If lawyering is to improve in the US, we must look forward, not back.  With the lack of a meaningful Constitutional standard, we need to create structures that incentivize quality lawyering, especially for indigent criminal defendants.  The chapter describes several models of service delivery, including public defender offices, contracts for services, and appointments in individual cases.  As it turns out, public defender offices generally provide better outcomes for their clients, and can also raise the level of practice within a jurisdiction, including among private lawyers. The chapter concludes that the US should move toward this model through legislative and administrative advocacy, jurisdiction-by-jurisdiction.

September 19, 2023 in Who Sentences | Permalink | Comments (0)

Effective coverage of particulars of First Step Act and guideline amendment implementation

I have frequently flagged Walter Pavlo's work at Forbes because he always effectively covers lots of the important nitty-gritty in the implementation of various federal sentencing and corrections rules and policy.  And over the past week, he has two more important pieces in this space, which I will cover with links and full headlines:

"What The US Sentencing Commission’s Decision Means For First Time Offenders: The US Sentencing Commission recently passed a motion to allow a 2 point reduction against the Federal Sentencing Guidelines. The effect could mean freedom for many."

"Bureau Of Prisons’ Challenges With First Step Act Release Dates: The Federal Bureau of Prisons has struggled to implement the First Step Act and one big problem still persists ... predicting when someone will leave prison."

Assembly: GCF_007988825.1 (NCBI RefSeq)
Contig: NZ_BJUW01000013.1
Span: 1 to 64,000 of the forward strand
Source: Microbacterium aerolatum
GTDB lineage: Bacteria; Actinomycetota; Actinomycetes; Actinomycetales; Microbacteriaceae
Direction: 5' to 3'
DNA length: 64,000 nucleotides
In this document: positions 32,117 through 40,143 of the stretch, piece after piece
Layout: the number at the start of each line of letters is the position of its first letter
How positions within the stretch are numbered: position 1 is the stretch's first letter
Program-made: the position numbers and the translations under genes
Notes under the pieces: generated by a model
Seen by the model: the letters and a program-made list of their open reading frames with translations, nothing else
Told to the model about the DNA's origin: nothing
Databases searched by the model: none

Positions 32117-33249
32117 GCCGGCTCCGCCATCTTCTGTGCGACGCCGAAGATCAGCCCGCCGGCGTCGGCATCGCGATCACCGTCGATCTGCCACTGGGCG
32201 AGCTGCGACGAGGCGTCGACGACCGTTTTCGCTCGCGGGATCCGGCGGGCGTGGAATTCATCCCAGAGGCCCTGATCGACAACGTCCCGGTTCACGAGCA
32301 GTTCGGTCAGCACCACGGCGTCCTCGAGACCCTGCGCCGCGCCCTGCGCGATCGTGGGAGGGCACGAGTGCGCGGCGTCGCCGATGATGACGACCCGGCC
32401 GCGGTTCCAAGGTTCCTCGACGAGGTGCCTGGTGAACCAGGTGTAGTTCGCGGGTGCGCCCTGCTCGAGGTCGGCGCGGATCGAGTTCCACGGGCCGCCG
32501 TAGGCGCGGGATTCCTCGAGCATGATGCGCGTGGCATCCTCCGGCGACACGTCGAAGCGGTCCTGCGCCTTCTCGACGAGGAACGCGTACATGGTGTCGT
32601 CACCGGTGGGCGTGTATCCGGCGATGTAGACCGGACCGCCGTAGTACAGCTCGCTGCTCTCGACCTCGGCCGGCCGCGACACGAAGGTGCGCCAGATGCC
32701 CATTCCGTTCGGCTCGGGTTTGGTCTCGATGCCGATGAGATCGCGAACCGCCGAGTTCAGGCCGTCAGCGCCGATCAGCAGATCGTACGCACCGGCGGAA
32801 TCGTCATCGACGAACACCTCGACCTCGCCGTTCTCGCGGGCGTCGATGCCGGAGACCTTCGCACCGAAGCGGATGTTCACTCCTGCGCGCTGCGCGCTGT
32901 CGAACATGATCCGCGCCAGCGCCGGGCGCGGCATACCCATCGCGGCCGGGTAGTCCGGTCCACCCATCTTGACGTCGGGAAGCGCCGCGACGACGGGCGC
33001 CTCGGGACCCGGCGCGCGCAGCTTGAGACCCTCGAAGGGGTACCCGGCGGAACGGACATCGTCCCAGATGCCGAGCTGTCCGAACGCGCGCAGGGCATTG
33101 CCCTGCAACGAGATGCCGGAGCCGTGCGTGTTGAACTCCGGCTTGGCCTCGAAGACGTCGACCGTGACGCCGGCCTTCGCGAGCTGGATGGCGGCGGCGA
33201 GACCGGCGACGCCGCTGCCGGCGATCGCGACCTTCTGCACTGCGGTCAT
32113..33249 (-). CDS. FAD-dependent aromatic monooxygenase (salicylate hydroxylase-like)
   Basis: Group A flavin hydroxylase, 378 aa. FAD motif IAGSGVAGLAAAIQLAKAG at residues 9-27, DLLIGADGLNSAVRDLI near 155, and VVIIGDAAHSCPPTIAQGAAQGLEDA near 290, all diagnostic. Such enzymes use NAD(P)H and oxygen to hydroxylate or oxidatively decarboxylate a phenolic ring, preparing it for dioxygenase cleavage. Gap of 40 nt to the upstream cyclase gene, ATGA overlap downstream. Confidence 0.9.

Both of these pieces serve as new reminders of the old aphorism, "The devil is in the details."

September 19, 2023 in Federal Sentencing Guidelines, FIRST STEP Act and its implementation, Offender Characteristics, Prisons and prisoners, Procedure and Proof at Sentencing, Who Sentences | Permalink | Comments (0)

Monday, September 18, 2023

US Pardon Attorney event: "The Case for Second Chances: A Conversation About Criminal Justice, Collateral Consequences, and Clemency"

I am pleased to see (and promote) a notable event scheduled for this Friday at 10am (September 22, 2023) by the Office of the US Pardon Attorney.  This event is called "The Case for Second Chances: A Conversation About Criminal Justice, Collateral Consequences, and Clemency," and it is described on this event page this way:

Join the Office of the Pardon Attorney for this special event addressing the collateral consequences of incarceration and the role of record-clearing and clemency. Associate Attorney General Vanita Gupta will provide opening remarks, followed by a panel discussion featuring the following justice-impacted advocates and experts:

  • Ames Grawert, Brennan Center for Justice
  • Sheena Meade, The Clean Slate Initiative
  • Amy Ralston Povah, Can-Do Clemency
  • Robert Richardson, Clemency Recipient & Author
  • Tony Lewis, Jr. Activist & Author

This even will be livestreamed at this link.

September 18, 2023 in Clemency and Pardons, Collateral consequences, Sentences Reconsidered, Who Sentences | Permalink | Comments (3)

Notable Ninth Circuit amicus brief making originalist case that jury trial right attaches to revocation of federal supervised release